A Dying Breed

It's no secret that the print newspaper is dying a slow and painful death. It has been discussed or mentioned in just about every journalism class I've taken at UNC-Chapel Hill. With the internet comes easier, cheaper and more convenient publishing methods. Hell, this blog is free. With the increased ease in publication and proliferation of news aggregators and blogs on the internet, print newspapers are becoming industry dinosaurs.

Case-in-point: the Raleigh News & Observer has cut 9% of it's newsroom staff over the last couple of days, including the Pulitzer Prize-winning investigative journalist Pat Stith, who accepted a buyout offer and retired. I don't blame him.

Cartoonist Grey Blackwell will also be leaving the N&O staff, according to WUNC's Laura Leslie, while nationally-syndicated political cartoonist Duane Powell and public editor Ted Vaden are being knocked back to part-time.

And this is just the tip of the iceberg. The paper has already reduced the number of pages in each issue and will start combining sections and cut the Sunday "Q" section entirely.

So what does that mean for our local paper? Well, don't expect it to be that local. The N&O and the Charlotte Observer are already sharing stories like crazy and half of the stories in the paper come from wire sources. Yeah, it's cheaper, but is it better? No.

Now I can't sit here and blame the paper or it's parent company. It makes sense that they need to cut costs. As I said earlier, the newspaper as we know it is dying. But more needs to be done. They can't just sit there and keep cutting, hoping something would eventually change. They need to adapt.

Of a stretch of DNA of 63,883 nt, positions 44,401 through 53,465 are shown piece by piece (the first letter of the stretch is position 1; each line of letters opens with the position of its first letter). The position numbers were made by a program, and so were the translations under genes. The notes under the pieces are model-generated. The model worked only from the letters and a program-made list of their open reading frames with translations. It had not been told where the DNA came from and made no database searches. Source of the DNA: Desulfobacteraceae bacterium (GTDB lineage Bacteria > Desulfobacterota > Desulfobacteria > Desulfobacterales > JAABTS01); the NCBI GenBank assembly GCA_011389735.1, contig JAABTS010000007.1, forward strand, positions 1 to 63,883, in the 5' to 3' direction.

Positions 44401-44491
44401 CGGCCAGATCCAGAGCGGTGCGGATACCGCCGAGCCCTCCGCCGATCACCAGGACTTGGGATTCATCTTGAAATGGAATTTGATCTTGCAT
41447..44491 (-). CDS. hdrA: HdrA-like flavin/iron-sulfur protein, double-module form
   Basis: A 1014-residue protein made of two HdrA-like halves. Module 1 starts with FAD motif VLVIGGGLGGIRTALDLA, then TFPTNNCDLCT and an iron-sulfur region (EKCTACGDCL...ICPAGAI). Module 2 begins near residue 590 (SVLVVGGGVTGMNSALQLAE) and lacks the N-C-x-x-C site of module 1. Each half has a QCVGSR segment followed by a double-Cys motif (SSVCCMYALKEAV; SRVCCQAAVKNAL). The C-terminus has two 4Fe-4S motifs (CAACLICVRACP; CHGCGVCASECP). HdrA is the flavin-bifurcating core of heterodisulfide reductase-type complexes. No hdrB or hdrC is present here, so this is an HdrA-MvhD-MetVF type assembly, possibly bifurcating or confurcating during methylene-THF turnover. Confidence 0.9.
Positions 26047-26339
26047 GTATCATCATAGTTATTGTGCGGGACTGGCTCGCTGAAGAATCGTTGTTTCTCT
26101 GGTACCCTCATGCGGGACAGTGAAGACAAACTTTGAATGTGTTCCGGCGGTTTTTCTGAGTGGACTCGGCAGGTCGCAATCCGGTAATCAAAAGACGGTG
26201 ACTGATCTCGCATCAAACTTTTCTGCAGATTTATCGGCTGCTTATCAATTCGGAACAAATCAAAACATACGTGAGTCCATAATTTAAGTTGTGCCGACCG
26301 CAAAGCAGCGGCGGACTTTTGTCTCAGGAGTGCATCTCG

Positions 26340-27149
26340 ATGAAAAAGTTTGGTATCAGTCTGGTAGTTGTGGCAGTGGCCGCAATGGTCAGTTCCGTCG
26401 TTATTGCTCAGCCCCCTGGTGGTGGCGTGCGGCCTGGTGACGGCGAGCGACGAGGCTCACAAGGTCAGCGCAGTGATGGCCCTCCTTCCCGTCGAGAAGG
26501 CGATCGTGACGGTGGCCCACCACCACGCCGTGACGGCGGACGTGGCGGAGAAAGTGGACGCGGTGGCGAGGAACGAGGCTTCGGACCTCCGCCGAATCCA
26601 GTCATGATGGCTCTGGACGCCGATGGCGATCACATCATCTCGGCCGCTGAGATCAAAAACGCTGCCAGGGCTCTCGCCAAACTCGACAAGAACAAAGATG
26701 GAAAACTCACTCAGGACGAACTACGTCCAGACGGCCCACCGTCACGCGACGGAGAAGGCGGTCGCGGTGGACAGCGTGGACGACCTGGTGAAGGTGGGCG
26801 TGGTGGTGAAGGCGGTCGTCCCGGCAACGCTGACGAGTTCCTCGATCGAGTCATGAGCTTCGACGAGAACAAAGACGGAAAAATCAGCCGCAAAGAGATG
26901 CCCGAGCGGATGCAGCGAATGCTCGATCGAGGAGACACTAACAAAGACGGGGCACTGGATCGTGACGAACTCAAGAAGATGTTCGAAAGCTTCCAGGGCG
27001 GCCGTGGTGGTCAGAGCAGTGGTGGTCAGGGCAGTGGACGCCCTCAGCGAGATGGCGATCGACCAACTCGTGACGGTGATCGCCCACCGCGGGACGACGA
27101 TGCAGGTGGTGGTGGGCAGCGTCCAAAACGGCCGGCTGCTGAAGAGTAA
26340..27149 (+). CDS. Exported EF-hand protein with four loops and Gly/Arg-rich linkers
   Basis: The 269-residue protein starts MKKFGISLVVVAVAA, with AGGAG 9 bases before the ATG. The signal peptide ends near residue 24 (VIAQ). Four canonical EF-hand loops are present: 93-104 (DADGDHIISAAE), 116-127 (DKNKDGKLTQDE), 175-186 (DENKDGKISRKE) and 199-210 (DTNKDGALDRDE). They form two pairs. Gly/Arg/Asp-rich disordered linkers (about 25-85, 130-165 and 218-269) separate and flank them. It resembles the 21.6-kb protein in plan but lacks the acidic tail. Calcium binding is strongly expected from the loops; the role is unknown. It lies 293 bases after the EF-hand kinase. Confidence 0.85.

Clay Shirky in his book Here Comes Everybody sums up newspapers' mistakes pretty well:

"Many people in the newspaper business, the same people who worried about the effects of competition like USA Today, missed the significance of the internet....There was a kind of narcissistic bias in the profession; the only threats they tended to take seriously were from other professional media outlets.... This bias had them defending against the wrong thing when the amateurs began producing material on their own."

Eventually journalism will fully embrace the internet and thrive, I have no doubt. And I even believe that print newspapers will exist in some form (most likely small community papers) for years to come. But right now the industry looks bad, and there will be some serious growing pains.

What a time to graduate with a journalism degree...

1 comment:

Chris Monaghan said...

I've heard writing jobs are drying up in a bad way. Even the New York Times is tanking.